The stellar al pastor tacos at La Calenda. (tablehopper.com)
Take a look at the new Mexican restaurant, La Calenda, from Thomas Keller Restaurant Group, The Saratoga is hosting a weekly ramen special on Wednesdays, and three Valentine’s Day dinners worth the expense and hassle of going out on a very busy night of hearts and flowers.
Thomas Keller’s Mexican Restaurant, La Calenda, Is Unsurprisingly Quite Delicious
In an unexpected move from the Thomas Keller Restaurant Group, they opened a casual Mexican restaurant in Yountville, in the former Hurley’s, where you’ll now find destination-worthy tacos and more. La Calenda's chef de cuisine is Kaelin Ulrich Trilling, who was raised in Oaxaca — he worked on his father’s tomato farm, and his mother, Susana Trilling, is a known culinary personality, with a PBS series and cooking school (Seasons of My Heart), and many cookbooks.
At La Calenda, he was able to introduce purveyors and artisans from his home region to Yountville. Dried chiles — including chilhuacle negro, costeño rojo, and chile mixe — are from Oaxaca, and they use Tamoa to source heirloom corn from various regions of Central and Southern Mexico, including multigenerational corn growers and tortilleros. But then there’s a focus on our fantastic local products as well, like beans from Rancho Gordo, mushrooms from Connie Green of Wineforest Wild Foods, and goat milk from Sonoma County. The French Laundry Culinary Garden supplies traditional herbs, including pápalo, pipicha, and cilantro criollo, and will increase its production of squash year-round, and the kitchen will use its blossoms, fruit, and seeds.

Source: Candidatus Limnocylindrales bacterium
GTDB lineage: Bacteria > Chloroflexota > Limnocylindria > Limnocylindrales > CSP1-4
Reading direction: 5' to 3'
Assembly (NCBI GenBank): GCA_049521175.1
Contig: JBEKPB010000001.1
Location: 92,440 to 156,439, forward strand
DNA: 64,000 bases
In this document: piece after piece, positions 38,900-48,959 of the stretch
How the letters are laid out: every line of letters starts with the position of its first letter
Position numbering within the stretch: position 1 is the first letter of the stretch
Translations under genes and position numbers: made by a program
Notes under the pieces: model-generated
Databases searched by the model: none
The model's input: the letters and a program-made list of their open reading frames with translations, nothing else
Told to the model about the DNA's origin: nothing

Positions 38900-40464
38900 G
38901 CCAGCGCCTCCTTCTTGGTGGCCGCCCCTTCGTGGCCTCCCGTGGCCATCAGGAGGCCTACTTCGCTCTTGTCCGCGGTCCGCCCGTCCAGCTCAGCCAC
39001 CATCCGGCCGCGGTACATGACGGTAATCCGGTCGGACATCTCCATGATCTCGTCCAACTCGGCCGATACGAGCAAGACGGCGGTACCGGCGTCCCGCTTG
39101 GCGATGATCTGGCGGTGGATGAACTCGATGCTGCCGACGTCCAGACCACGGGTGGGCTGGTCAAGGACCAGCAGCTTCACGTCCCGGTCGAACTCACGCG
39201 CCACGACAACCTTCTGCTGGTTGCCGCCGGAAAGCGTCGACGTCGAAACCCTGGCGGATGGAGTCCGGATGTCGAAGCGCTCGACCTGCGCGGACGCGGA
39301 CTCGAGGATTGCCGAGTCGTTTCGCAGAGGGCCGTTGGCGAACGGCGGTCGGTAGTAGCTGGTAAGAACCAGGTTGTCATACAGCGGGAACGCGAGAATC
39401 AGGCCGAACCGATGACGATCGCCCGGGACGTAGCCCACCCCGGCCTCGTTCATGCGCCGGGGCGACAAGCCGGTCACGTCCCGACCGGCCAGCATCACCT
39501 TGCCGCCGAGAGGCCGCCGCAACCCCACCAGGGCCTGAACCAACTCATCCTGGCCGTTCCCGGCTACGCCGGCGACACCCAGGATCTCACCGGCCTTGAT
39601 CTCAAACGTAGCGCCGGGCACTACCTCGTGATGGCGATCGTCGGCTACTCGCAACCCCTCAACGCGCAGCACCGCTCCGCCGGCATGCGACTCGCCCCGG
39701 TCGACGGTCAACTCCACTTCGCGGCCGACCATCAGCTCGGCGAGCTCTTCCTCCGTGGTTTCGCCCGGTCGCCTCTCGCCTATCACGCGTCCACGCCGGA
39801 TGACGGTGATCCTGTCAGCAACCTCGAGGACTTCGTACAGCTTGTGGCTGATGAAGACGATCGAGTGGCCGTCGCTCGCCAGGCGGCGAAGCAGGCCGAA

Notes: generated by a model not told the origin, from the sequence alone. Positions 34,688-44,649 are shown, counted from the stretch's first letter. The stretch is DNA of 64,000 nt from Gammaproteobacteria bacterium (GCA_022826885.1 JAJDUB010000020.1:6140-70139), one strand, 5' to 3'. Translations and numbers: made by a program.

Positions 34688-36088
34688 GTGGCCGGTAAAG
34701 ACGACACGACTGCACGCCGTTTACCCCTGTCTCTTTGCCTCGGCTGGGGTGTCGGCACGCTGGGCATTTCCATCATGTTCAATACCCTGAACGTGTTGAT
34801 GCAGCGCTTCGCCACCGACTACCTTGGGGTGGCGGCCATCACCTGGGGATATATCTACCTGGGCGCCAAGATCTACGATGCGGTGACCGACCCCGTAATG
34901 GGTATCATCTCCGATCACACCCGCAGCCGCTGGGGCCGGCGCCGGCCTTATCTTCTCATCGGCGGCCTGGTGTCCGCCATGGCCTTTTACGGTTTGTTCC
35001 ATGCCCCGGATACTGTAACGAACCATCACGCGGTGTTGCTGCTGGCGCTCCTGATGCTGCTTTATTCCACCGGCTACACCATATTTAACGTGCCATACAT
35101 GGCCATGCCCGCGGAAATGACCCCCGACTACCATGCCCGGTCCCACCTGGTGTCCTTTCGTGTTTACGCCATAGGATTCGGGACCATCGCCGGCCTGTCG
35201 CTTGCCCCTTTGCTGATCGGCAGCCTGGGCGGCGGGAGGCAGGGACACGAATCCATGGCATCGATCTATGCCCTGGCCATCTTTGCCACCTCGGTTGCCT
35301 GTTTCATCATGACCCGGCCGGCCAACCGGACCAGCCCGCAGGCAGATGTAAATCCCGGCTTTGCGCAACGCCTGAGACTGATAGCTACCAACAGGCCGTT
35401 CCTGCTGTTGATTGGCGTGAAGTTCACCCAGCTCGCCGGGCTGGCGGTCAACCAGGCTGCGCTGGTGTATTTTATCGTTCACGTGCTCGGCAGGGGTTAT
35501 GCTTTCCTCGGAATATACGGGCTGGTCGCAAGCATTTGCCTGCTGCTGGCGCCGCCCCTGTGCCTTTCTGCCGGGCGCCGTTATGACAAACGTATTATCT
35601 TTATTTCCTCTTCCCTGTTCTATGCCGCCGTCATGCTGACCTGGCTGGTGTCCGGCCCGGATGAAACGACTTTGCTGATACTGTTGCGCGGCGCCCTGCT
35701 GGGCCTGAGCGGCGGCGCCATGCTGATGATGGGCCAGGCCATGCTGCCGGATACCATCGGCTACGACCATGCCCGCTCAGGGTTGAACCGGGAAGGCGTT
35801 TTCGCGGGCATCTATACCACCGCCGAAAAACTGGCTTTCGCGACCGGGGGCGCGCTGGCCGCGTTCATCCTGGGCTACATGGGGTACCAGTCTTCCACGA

The totopos are so good here, it looks like TKRG will need to figure out how to sell them separately in stores (please do that), and the accompanying salsa verde and the brick red salsa mixe are stellar, plus a perfectly seasoned guacamole that will become your new gold standard ($13 for all). Add in an order of the queso fundido ($11)—made with queso Chihuahua — and prepare to get a crush on the smoky salsa a las brasas. It’s also your first encounter with the housemade tortillas here — on our visit, they were tortillas rojas, so fragrant and earthy.
The tamal de calabaza ($6) has a delicate, creamy texture, with vegetal notes from the hoja santa and comes with a puree of butternut squash, and spicy black bean salsa with aji amarillo.
Meats really shine here, from the juicy tacos al pastor (shaved off a trompo/vertical spit) with roasted pineapple, shaved onion, and an outstanding salsa morita ($11 for two), to the rich and deeply savory tacos de barbacoa, with braised short rib topped with a verdant blanket of salsa avocado, plus cilantro and an unexpected spicy sprig of watercress ($13 for two). We were happy to have more of the roja tortillas.
And then there’s the plato fuerte of puerco en mole verde ($22), thick slices of the most tender and pork jowl (prepared sous vide for eight hours and then finished on the wood-fired grill), so you get a satisfyingly seared exterior on the fat-laced meat, served with creamy Rancho Gordo white beans in green mole, all hiding under a few baby Swiss chard leaves.